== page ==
Ham. To what base vses we may returne Horatio. Why may not Imagination trace the Noble dust of Alexander, till he find it stopping a bunghole

Hor. 'Twere to consider: to curiously to consider so

Ham. No faith, not a iot. But to follow him thether with modestie enough, & likeliehood to lead it; as thus. Alexander died: Alexander was buried: Alexander returneth into dust; the dust is earth; of earth we make Lome, and why of that Lome (whereto he was conuerted) might they not stopp a Beere-barrell? Imperiall Caesar, dead and turn'd to clay, Might stop a hole to keepe the winde away. Oh, that that earth, which kept the world in awe, Should patch a Wall, t' expell the winters flaw. But soft, but soft, aside; heere comes the King. Enter King, Queene, Laertes, and a Coffin, with Lords attendant.

The Queene, the Courtiers. Who is that they follow, And with such maimed rites? This doth betoken, The Coarse they follow, did with disperate hand, Fore do it owne life; 'twas some Estate. Couch we a while, and mark

Laer. What Cerimony else? Ham. That is Laertes, a very Noble youth: Marke

Laer. What Cerimony else? Priest. Her Obsequies haue bin as farre inlarg'd. As we haue warrantie, her death was doubtfull, And but that great Command, o're-swaies the order, She should in ground vnsanctified haue lodg'd, Till the last Trumpet. For charitable praier, Shardes, Flints, and Peebles, should be throwne on her: Yet heere she is allowed her Virgin Rites, Her Maiden strewments, and the bringing home Of Bell and Buriall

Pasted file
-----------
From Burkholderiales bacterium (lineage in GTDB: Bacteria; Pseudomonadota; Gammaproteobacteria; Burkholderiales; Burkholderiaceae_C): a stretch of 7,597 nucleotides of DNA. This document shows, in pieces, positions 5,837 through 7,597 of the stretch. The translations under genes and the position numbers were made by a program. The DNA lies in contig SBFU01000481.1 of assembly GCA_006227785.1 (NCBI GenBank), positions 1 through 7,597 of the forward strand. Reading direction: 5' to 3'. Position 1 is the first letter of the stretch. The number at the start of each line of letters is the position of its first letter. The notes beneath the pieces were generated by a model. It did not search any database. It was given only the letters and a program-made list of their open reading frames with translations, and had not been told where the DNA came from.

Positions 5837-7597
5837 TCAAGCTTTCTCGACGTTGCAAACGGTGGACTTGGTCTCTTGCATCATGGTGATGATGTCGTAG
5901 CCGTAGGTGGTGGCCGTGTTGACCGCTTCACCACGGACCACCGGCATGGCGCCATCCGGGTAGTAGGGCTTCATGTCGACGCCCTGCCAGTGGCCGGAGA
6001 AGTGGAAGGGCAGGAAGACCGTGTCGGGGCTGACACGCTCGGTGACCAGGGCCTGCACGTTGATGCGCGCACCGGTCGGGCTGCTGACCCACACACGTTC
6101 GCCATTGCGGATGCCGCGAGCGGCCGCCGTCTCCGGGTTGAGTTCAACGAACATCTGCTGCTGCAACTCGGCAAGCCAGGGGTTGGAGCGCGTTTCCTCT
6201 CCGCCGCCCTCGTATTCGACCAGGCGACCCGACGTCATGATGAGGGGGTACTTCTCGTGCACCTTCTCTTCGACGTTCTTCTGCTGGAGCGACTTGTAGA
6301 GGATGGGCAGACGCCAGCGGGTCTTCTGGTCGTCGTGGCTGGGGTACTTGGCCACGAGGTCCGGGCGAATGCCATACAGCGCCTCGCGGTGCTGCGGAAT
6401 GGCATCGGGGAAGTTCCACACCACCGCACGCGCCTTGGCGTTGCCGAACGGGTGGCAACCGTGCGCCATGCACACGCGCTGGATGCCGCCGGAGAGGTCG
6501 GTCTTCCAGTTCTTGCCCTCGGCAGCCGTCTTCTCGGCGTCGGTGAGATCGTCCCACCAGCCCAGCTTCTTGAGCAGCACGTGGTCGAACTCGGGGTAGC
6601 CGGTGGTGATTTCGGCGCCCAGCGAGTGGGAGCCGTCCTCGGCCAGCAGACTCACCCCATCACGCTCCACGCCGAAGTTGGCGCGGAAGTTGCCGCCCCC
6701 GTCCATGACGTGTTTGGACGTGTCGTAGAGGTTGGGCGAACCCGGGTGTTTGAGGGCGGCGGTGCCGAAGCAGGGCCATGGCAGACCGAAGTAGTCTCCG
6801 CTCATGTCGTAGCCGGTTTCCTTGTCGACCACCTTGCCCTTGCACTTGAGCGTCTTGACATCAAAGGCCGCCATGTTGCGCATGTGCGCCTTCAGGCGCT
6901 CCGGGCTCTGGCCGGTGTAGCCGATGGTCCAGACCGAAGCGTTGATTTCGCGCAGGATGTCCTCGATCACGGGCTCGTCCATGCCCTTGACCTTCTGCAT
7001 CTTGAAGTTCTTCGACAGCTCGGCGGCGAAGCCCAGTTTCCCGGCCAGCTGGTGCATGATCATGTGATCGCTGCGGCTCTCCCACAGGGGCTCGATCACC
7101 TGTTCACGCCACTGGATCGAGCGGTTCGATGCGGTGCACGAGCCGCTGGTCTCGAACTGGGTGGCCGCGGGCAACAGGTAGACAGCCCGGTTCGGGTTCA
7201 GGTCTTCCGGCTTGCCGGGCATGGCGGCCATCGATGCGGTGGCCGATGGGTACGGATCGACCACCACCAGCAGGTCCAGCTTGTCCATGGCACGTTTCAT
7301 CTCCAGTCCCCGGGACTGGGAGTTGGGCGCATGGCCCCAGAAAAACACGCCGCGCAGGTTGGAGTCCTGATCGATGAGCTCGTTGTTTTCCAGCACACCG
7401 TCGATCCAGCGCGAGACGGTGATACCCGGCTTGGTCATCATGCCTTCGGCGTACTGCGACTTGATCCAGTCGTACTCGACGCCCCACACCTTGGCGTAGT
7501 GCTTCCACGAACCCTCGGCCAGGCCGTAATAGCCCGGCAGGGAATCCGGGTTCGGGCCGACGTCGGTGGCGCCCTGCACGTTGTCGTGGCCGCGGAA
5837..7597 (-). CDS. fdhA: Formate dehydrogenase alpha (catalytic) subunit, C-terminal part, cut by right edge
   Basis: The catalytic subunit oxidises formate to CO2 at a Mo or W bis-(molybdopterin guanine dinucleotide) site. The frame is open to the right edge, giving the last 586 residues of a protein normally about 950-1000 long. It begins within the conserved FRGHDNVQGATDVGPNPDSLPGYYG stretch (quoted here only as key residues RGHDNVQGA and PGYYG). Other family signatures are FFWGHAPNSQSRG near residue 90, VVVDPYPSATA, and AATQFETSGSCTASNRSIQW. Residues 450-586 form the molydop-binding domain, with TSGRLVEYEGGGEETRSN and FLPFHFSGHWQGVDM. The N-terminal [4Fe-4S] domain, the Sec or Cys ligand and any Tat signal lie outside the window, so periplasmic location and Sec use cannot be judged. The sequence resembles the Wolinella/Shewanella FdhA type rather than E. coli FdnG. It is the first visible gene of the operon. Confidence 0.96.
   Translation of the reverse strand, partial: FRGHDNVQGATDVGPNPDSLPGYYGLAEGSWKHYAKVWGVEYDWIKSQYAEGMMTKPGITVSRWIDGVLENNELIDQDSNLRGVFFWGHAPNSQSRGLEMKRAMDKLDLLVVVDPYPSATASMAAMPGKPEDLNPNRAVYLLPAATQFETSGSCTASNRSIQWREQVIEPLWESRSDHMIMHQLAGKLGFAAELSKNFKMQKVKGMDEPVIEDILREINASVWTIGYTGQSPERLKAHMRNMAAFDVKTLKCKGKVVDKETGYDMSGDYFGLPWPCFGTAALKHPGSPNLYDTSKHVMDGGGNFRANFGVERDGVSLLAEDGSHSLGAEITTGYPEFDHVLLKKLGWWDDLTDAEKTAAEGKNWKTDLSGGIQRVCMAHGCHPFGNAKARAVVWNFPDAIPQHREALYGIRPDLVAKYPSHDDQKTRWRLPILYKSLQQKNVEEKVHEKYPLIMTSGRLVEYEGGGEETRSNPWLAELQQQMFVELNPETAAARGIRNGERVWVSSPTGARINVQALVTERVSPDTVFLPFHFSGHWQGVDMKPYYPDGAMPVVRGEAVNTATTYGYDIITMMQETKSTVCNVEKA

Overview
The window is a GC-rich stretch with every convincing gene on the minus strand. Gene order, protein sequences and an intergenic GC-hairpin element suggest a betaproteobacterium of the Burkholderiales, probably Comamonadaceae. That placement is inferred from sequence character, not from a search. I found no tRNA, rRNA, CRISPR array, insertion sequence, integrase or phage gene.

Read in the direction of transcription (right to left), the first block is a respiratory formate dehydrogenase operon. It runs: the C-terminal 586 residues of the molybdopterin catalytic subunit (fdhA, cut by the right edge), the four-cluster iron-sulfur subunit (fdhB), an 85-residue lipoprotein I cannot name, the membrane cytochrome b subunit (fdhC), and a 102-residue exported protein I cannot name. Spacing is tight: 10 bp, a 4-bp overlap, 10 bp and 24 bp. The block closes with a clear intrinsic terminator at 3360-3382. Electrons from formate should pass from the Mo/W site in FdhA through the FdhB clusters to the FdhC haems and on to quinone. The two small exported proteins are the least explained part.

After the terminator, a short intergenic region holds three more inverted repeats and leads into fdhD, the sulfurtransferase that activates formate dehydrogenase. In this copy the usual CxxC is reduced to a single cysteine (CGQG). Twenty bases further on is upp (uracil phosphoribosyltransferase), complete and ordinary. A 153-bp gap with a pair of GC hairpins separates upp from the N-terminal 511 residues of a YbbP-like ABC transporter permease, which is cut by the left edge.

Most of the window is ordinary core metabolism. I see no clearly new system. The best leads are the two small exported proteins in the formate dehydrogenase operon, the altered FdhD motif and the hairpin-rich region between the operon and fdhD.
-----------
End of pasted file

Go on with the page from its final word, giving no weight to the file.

Laer. Must there no more be done ? Priest. No more be done: We should prophane the seruice of the dead, To sing sage Requiem, and such rest to her As to peace-parted Soules

Laer. Lay her i'th' earth, And from her faire and vnpolluted flesh, May Violets spring. I tell thee (churlish Priest) A Ministring Angell shall my Sister be, When thou liest howling? Ham. What, the faire Ophelia? Queene. Sweets, to the sweet farewell. I hop'd thou should'st haue bin my Hamlets wife: I thought thy Bride-bed to haue deckt (sweet Maid) And not t'haue strew'd thy Graue

Laer. Oh terrible woer, Fall ten times trebble, on that cursed head Whose wicked deed, thy most Ingenious sence Depriu'd thee of. Hold off the earth a while, Till I haue caught her once more in mine armes:

Leaps in the graue.

Now pile your dust, vpon the quicke, and dead, Till of this flat a Mountaine you haue made, To o're top old Pelion, or the skyish head Of blew Olympus

Ham. What is he, whose griefes Beares such an Emphasis? whose phrase of Sorrow Coniure the wandring Starres, and makes them stand Like wonder-wounded hearers? This is I, Hamlet the Dane

Laer. The deuill take thy soule

Ham. Thou prai'st not well, I prythee take thy fingers from my throat; Sir though I am not Spleenatiue, and rash, Yet haue I something in me dangerous, Which let thy wisenesse feare. Away thy hand

King. Pluck them asunder

Qu. Hamlet, Hamlet

Gen. Good my Lord be quiet

Ham. Why I will fight with him vppon this Theme. Vntill my eielids will no longer wag

Qu. Oh my Sonne, what Theame? Ham. I lou'd Ophelia; fortie thousand Brothers Could not (with all there quantitie of Loue) Make vp my summe. What wilt thou do for her? King. Oh he is mad Laertes, Qu. For loue of God forbeare him

Ham. Come show me what thou'lt doe. Woo't weepe? Woo't fight? Woo't teare thy selfe? Woo't drinke vp Esile, eate a Crocodile? Ile doo't. Dost thou come heere to whine; To outface me with leaping in her Graue? Be buried quicke with her, and so will I. And if thou prate of Mountaines; let them throw Millions of Akers on vs; till our ground Sindging his pate against the burning Zone, Make Ossa like a wart. Nay, and thou'lt mouth, Ile rant as well as thou

William Shakespeare
Classic Literature Library

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